Weil may have a point. Right now on CNBC, there’s a guy shouting about what stocks to buy or sell. On CNN Headline News, there’s a debate about second-hand smoke, accompanied by a scrolling headline about the rapid rise in the price of common prescription medicines for elderly people. MSNBC is reporting on the interregation of Al-Qaeda terrorist suspects. I’m overwhelmed by information, and I hadn’t even gotten to the Top 20 countdown on the GAC Network, the Diamonique sale on QVC, or the guy on Animal Planet who's hoping his yet-to-be-born son will inherit his love for snakes (another health concern to ask Dr. Weil about).

But I’d suggest that a news fast isn’t the answer. Rather, I’d call on the major networks (my own included) devote one day a month to real news – but news that isn’t cause for worldwide alarm.

For that one day, we’d forget about disease-carrying chickens that could wipe out the population of Monaco in 35 minutes, and instead discuss the likelihood that herds of deer could invade our bedrooms, such as was the case in Arkansas recently, where one Wayne Goldsberry was forced to use his bare hands to kill a five-point buck that had crashed into his daughter's house. What's more, by the time the AP showed up, he had already had the deer butchered, packaged, and returned to his freezer. My mother-in-law once struck and killed a deer on her way back from work late one night in rural Minnesota. She called the local sheriff's office when she got home, and they of course asked whether she wanted to claim it. She figured she would, and returned to the scene of the accident a little while later, where an officer was already cleaning the deer for her. Moral of the story - if you're going to hit a deer, do it in a place where the police know what to do with it. Also, you might want to check what your local limits are on hunting deer with a pickup. Or your bare hands.

We could also worry less about the possibility that global climate change is intensifying hurricanes around the world and instead focus on whether a large hold could suddenly open underneath our houses or apartment buildings.

And we'd be able to take a break from the legal news in Iraq, where Saddam Hussein is on trial for, in part, stealing millions from his country, and instead concentrate on the efforts to find out who stole $75,000 worth of bull semen from a Maryland farm.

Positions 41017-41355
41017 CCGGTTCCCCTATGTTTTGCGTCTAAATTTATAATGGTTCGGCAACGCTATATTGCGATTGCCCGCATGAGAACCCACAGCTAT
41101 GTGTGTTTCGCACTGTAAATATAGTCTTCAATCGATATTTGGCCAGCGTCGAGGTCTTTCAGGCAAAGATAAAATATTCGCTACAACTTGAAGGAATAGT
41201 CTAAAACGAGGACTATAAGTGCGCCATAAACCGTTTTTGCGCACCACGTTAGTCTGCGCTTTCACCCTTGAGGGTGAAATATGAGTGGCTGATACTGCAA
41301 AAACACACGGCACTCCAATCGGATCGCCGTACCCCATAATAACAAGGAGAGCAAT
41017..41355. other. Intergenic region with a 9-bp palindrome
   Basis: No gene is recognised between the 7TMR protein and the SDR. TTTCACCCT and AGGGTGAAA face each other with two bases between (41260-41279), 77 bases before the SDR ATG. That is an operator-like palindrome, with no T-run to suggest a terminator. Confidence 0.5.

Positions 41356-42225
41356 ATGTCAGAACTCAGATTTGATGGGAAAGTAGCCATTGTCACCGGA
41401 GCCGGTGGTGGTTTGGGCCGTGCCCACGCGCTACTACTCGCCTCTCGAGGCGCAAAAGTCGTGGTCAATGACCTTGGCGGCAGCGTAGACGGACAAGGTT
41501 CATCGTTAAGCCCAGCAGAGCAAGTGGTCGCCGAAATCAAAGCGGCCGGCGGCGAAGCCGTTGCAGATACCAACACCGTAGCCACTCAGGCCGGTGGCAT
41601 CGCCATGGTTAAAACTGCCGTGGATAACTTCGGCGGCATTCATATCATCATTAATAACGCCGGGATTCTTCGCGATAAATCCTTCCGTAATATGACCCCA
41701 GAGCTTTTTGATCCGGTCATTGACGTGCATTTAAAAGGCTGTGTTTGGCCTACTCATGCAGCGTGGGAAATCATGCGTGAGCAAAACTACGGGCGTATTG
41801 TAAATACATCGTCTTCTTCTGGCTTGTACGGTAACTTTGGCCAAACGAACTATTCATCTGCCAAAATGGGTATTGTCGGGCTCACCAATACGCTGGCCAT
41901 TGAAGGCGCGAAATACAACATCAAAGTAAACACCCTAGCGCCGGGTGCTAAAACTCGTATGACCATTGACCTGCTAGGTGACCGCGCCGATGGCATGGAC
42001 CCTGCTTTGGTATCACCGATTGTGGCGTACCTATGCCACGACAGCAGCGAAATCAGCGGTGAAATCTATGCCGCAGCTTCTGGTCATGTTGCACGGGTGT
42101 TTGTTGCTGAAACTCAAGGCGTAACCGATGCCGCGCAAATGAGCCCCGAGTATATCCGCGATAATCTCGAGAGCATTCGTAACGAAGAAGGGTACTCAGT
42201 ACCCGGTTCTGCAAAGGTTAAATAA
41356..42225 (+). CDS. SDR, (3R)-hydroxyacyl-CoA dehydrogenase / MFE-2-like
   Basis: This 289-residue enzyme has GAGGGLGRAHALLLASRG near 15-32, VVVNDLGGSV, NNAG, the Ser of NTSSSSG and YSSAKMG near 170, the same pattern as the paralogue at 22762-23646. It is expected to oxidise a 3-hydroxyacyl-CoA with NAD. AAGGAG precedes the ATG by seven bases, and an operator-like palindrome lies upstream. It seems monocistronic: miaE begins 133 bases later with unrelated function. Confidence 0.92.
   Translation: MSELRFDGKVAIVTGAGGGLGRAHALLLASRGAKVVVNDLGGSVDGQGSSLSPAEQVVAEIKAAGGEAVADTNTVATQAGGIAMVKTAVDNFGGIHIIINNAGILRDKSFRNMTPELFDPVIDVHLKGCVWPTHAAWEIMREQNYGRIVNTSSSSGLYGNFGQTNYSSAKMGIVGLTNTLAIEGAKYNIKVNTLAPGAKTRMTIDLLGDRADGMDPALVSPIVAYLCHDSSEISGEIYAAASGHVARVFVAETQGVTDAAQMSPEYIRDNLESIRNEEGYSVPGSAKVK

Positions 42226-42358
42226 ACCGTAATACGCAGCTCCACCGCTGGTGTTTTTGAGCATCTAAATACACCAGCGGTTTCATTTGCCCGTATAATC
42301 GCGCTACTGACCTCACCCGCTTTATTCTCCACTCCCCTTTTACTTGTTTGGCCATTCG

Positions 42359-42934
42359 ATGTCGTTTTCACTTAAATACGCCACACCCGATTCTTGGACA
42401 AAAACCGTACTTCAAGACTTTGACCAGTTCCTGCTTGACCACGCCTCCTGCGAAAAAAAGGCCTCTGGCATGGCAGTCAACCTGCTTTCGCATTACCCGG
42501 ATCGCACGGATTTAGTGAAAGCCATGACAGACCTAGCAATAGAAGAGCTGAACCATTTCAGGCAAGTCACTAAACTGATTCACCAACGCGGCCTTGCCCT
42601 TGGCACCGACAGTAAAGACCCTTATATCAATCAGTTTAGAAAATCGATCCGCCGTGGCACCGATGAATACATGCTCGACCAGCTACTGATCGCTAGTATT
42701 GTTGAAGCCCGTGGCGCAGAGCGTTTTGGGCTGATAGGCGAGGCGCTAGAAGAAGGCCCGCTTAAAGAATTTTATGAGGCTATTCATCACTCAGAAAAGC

Although maybe we should worry more about what that person will do with it. Selling it on the black market in Niger would be a good way to get some press.

Wednesday, November 02, 2005

What you probably didn't expect, part two

Yes, it's November 1st, and time for that monthly dubious public service, the posting of my humor column from Northern Arizona's Mountain Living Magazine, the best free publication you can find in the foyers of health clubs in northern Arizona. It's an especially dubious public service this month, since my column is actually a repackaging of a posting to this very feature. Yes! Life imitates art! (Or more precisely: Life imitates "art"!) But to keep up the goodwill among the screaming and teeming masses gathered in front of 19 Minutes World Media Headquarters (we promise we'll come out for autographs soon), I'll add plenty of new material. Some, anyway.


Like many parents, hardly a week goes by when there's not cause to check the ubiquitous "What to Expect" series of books. During my wife's pregnancy, "What to Expect When You're Expecting" was the benchmark resource we'd consult to figure out things like: when my wife would want to eat anything besides KFC mashed potatoes, how goofy I should feel when I read a bedtime story to my wife's belly, etc.

We’re now up to "What to Expect: The Toddler Years", though since Sylvi's still pretty petite, I have a habit of sneaking a look back at the earlier books, as though they really should have been titled "What to Expect While Your Child's Still Less Than 20 Pounds".

But increasingly, I'm finding the majority of the issues my wife and I encounter are not actually in these books. [Note to jaded, experienced parents: Yeah, yeah. Shut up.] So I'm presenting the following addendum to the "What to Expect" series:

* * * * *
Problem: Daughter enters the City of Flagstaff's annual Halloween Costume Contest, dressed as (why not?) a ballpark vendor. Dad happens to be a "celebrity" judge, but figures this won't be a problem, since there's no chance a 16-month old beer (er, milk) vendor will win a costume contest. Of course, two of the other three judges rank her #1, and she ends up winning.

You'll probably: Cringe at another weird fact of life in a small city in Arizona.

Real solution: Cringe anyway, but spend the rest of the night assuring everyone you see that you recused yourself from the vote, despite the fact that a) it doesn't matter, and b) no one really cares. Go out of your way to compliment the other winners and then eat too many Pixi Stix for an adult human being.